The battle for Latino voters in the Rust Belt

Democrats and advocacy groups such as Voces de la Frontera argue that programs like the RNC community centers and Operación ¡Vamos! are largely for show, and do not really demonstrate Republican care for Latino concerns. When I visited the RNC community center in Milwaukee, it was sleepy—just me and a lone worker there, a young Black man from Arkansas who had moved to Kenosha to do Republican outreach before the 2020 election and then moved to Milwaukee to help mobilize Republicans this year and in 2024. He told me that I happened to visit during a lull between Milwaukee’s special mayoral election in April and the summer months, when GOP organizers would gear up again for Wisconsin’s August primary. I took some pictures of the signs in the windows, pocket Constitutions published in Spanish, bumper stickers promoting conservative candidates and causes, and bookshelves stocked with conservative titles and topped with a ceramic family of elephants. With no one else to talk with, I left.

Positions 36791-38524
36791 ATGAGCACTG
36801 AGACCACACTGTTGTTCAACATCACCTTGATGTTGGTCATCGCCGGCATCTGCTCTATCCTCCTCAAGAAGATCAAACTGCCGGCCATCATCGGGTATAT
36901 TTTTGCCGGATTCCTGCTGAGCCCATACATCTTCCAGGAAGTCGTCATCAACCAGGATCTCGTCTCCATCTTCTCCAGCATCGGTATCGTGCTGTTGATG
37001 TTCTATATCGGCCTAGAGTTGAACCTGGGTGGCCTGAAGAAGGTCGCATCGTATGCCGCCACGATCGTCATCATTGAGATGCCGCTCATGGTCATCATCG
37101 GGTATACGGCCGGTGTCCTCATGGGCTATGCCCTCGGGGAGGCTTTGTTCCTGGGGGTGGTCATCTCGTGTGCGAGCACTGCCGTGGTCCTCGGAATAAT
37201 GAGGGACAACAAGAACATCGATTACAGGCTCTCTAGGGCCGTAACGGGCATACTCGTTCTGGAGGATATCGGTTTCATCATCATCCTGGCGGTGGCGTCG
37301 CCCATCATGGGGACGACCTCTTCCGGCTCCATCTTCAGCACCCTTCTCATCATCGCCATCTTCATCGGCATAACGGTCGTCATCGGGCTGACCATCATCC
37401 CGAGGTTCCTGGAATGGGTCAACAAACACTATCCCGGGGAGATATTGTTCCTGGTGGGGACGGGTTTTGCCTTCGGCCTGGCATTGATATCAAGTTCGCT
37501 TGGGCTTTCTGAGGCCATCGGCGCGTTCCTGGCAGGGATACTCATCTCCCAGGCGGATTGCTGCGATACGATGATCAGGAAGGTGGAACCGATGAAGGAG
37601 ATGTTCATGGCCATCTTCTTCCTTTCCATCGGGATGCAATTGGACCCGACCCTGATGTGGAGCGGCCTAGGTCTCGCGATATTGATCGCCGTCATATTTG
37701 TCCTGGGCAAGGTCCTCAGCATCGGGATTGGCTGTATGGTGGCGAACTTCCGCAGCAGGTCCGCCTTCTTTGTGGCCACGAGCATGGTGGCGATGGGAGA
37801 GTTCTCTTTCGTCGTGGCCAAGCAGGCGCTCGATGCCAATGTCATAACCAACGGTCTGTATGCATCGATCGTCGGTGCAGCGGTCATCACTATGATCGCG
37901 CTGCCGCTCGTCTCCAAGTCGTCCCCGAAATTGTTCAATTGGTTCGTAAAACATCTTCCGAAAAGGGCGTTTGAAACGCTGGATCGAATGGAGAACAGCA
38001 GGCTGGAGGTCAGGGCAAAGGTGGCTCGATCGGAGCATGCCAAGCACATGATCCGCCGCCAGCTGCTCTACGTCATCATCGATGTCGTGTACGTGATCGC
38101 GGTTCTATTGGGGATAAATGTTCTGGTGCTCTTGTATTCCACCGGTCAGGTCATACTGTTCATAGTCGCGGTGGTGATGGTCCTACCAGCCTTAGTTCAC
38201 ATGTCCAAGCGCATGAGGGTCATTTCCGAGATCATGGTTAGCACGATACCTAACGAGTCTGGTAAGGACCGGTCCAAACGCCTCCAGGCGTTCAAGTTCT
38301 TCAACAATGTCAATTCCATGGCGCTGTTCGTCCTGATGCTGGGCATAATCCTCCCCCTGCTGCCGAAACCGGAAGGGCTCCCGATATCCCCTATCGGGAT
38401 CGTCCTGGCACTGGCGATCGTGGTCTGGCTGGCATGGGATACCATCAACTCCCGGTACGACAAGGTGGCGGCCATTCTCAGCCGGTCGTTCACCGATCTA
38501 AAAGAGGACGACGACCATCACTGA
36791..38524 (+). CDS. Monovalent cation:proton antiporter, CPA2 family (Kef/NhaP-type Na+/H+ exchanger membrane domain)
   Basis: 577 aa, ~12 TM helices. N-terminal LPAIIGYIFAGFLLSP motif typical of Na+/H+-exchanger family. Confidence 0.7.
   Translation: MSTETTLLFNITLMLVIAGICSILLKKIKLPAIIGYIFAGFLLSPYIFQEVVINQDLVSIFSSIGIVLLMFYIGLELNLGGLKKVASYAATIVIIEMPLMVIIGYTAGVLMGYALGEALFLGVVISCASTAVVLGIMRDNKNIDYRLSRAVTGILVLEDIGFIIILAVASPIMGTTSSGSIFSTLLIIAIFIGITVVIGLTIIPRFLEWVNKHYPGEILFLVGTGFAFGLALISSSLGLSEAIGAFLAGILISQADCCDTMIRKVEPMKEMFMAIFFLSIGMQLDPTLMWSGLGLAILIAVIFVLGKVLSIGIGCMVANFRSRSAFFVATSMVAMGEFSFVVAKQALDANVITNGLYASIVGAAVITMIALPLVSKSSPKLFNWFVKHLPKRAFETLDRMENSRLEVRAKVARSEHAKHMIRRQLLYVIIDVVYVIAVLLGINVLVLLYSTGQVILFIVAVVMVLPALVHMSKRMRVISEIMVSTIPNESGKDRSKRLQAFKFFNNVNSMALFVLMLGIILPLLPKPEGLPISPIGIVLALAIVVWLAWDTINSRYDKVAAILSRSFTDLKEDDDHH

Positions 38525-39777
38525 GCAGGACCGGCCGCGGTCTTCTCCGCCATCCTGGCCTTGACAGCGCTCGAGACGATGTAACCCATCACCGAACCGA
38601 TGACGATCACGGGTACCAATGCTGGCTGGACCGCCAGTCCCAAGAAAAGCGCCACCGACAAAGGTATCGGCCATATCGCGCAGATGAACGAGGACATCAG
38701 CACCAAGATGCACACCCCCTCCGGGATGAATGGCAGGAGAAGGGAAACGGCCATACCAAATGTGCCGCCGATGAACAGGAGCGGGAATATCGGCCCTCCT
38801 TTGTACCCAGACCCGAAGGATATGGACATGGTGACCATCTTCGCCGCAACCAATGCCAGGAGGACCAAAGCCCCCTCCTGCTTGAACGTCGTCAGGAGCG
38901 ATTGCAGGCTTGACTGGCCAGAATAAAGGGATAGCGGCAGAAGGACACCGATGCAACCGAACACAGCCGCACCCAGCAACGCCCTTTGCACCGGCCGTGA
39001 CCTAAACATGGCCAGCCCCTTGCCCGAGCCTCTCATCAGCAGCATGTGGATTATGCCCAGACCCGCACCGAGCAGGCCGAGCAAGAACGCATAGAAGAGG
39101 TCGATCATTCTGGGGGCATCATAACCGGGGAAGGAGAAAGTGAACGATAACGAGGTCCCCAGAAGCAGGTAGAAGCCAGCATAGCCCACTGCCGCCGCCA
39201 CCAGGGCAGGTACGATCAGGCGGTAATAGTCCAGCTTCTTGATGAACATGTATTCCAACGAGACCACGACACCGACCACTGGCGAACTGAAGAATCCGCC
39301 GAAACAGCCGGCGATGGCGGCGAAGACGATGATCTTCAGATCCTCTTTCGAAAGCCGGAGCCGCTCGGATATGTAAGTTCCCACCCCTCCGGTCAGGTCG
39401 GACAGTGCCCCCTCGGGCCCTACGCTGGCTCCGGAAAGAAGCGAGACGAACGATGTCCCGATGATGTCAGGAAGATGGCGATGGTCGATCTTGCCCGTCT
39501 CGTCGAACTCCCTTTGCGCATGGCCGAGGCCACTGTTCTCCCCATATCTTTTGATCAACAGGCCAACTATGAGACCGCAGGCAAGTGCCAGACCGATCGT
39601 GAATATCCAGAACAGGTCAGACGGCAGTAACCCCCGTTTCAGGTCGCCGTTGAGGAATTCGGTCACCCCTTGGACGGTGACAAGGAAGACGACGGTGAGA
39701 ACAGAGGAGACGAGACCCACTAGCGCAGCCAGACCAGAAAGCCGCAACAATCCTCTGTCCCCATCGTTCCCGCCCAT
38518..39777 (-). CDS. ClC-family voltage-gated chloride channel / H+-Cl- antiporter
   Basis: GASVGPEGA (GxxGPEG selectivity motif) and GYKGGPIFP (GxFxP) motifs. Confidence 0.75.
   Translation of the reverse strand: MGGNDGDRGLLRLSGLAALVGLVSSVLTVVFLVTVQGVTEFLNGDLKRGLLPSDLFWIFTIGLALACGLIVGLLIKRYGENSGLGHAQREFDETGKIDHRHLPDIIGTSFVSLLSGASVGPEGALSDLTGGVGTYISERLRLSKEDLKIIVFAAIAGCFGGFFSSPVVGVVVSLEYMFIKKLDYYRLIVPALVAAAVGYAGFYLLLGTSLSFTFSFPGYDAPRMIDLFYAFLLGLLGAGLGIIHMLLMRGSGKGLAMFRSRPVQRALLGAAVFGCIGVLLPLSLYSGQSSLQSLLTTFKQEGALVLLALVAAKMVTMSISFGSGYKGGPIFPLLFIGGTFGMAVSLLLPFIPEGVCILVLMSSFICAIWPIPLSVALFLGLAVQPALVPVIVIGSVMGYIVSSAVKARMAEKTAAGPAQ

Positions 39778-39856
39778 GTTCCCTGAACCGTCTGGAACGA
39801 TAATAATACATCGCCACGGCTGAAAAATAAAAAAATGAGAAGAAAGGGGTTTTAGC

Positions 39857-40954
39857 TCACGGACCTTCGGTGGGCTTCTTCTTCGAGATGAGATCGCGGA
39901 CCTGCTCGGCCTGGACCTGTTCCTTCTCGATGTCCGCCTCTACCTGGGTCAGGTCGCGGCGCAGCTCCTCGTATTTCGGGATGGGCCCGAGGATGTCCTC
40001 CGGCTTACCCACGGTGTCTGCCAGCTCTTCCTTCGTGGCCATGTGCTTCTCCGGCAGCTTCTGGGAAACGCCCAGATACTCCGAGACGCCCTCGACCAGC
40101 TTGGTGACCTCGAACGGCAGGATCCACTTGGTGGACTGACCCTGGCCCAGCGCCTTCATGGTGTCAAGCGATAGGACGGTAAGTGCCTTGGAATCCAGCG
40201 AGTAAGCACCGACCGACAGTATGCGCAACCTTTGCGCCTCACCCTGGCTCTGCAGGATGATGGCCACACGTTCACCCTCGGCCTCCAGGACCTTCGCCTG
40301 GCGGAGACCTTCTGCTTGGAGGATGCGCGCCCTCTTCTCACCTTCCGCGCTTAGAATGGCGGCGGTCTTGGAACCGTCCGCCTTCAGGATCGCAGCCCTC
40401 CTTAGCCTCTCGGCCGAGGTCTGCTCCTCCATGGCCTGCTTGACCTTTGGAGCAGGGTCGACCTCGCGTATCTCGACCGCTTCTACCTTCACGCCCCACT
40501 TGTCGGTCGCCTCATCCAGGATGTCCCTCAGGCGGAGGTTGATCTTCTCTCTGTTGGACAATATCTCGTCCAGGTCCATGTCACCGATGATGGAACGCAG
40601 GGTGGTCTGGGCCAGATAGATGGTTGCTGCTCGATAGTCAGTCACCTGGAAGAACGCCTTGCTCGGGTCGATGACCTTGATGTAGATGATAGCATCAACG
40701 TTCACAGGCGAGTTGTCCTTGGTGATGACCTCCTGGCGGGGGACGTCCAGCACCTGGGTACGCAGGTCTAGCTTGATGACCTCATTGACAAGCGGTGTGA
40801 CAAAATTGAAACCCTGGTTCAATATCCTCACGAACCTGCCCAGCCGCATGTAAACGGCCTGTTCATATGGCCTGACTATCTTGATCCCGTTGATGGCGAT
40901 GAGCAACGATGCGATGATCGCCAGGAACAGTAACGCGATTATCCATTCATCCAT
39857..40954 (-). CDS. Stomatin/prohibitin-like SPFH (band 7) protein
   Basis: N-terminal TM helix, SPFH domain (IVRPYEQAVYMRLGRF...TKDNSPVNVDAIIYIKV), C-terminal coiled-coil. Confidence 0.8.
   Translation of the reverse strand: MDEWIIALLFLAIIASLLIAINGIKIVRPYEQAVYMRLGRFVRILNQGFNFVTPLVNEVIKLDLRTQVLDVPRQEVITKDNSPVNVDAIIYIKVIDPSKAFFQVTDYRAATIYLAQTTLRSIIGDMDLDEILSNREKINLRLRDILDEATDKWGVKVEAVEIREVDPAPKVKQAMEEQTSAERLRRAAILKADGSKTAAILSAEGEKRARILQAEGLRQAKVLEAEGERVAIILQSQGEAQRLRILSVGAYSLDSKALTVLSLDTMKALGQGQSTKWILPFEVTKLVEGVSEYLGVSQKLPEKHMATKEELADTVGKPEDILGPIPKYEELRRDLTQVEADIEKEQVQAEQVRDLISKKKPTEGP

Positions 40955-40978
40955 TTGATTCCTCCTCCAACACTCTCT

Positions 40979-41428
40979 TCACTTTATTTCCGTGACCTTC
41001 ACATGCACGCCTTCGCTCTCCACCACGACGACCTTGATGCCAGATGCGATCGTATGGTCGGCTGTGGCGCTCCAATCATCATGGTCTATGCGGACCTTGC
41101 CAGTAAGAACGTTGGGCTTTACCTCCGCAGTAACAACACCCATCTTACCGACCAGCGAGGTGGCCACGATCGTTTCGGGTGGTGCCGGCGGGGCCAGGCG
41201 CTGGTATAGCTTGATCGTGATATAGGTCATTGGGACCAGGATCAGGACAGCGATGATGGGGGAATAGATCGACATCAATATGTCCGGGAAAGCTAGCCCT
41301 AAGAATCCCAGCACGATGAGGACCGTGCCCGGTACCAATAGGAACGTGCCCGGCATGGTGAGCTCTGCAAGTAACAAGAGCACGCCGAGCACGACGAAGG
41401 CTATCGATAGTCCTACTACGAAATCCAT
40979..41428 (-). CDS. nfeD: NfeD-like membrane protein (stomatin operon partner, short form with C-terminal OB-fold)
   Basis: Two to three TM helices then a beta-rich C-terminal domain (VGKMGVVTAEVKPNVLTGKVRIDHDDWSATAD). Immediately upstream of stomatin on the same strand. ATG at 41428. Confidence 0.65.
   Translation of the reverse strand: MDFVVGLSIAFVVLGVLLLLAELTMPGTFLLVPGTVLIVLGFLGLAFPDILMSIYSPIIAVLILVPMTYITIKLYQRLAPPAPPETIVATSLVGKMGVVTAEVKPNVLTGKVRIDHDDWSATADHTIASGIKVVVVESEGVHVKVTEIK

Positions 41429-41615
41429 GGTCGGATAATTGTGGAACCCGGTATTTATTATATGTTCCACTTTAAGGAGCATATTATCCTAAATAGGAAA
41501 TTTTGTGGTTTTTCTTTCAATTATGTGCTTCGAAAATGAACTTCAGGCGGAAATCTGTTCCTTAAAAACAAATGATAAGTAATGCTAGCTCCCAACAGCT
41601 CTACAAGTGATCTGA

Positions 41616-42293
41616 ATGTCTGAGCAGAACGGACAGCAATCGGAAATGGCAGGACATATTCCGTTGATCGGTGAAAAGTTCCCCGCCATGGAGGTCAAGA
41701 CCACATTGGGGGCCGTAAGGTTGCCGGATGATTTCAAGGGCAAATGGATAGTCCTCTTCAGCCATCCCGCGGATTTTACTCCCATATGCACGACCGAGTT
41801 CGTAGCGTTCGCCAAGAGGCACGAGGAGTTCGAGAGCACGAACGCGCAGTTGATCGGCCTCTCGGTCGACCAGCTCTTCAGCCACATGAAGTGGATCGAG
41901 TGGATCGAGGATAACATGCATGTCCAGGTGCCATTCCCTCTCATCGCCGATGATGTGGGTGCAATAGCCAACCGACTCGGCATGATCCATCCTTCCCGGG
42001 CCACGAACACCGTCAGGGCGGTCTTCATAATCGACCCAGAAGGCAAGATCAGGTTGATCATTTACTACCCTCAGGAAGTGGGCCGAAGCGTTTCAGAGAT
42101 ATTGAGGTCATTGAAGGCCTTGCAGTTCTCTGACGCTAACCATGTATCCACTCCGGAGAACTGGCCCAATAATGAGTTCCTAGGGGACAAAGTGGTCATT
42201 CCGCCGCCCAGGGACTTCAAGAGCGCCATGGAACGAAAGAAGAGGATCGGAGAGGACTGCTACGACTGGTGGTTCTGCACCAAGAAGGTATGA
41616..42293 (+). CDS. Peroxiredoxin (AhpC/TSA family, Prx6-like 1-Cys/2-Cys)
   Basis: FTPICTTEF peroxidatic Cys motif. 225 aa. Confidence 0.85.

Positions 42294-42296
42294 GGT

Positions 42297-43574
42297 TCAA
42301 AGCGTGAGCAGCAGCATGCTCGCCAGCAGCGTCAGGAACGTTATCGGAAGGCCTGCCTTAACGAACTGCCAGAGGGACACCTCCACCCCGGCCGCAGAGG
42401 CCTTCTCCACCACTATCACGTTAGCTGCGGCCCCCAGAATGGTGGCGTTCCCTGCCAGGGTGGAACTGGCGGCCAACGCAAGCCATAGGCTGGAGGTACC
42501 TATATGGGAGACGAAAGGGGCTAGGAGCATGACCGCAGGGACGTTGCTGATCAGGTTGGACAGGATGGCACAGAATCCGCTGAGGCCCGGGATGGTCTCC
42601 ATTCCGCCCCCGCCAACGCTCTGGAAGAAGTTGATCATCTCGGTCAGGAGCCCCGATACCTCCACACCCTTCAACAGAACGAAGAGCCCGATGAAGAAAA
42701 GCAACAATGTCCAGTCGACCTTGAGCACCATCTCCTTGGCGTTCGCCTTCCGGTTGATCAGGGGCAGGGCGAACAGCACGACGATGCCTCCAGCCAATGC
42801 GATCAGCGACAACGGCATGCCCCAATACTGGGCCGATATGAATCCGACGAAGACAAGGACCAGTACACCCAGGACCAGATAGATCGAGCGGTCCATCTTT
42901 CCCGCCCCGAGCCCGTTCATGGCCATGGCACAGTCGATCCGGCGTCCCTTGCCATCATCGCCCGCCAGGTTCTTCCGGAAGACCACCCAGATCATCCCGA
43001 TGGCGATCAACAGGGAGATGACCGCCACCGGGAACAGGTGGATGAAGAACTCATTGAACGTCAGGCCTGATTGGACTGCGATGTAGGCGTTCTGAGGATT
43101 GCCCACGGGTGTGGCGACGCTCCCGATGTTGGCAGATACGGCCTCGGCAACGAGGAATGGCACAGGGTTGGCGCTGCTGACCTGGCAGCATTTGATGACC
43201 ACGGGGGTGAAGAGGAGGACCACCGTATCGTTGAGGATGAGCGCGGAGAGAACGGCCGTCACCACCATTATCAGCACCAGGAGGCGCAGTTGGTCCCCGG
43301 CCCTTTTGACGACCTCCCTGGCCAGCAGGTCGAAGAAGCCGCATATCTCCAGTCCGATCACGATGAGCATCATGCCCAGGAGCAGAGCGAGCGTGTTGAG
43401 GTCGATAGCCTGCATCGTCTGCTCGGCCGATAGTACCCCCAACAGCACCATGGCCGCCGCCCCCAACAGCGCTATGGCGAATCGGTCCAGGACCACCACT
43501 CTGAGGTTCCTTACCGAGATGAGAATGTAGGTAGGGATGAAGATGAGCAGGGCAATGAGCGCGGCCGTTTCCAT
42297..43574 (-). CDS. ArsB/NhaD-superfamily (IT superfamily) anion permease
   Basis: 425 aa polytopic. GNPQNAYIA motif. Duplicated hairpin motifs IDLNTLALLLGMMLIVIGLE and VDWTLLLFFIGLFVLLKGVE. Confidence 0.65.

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But Preya Samsundar, the Midwest regional communications director for the RNC, told me that the center in Milwaukee has been active since it opened, hosting candidate meet-and-greets, panels with community leaders, and food and toy drives. Such activities are part of what Jaime Florez, the Hispanic communications director for the RNC, described as the “two-way relationship” the centers aim to establish with Latino communities: encouraging partisan allegiance while listening to Latino voters about what they think the Republican Party should do. The community centers are already succeeding, Florez argued, as demonstrated by the Republican candidate Mayra Flores’s recent victory in a special congressional election in Texas’s Rio Grande Valley; an RNC Hispanic community center opened in the area last October.

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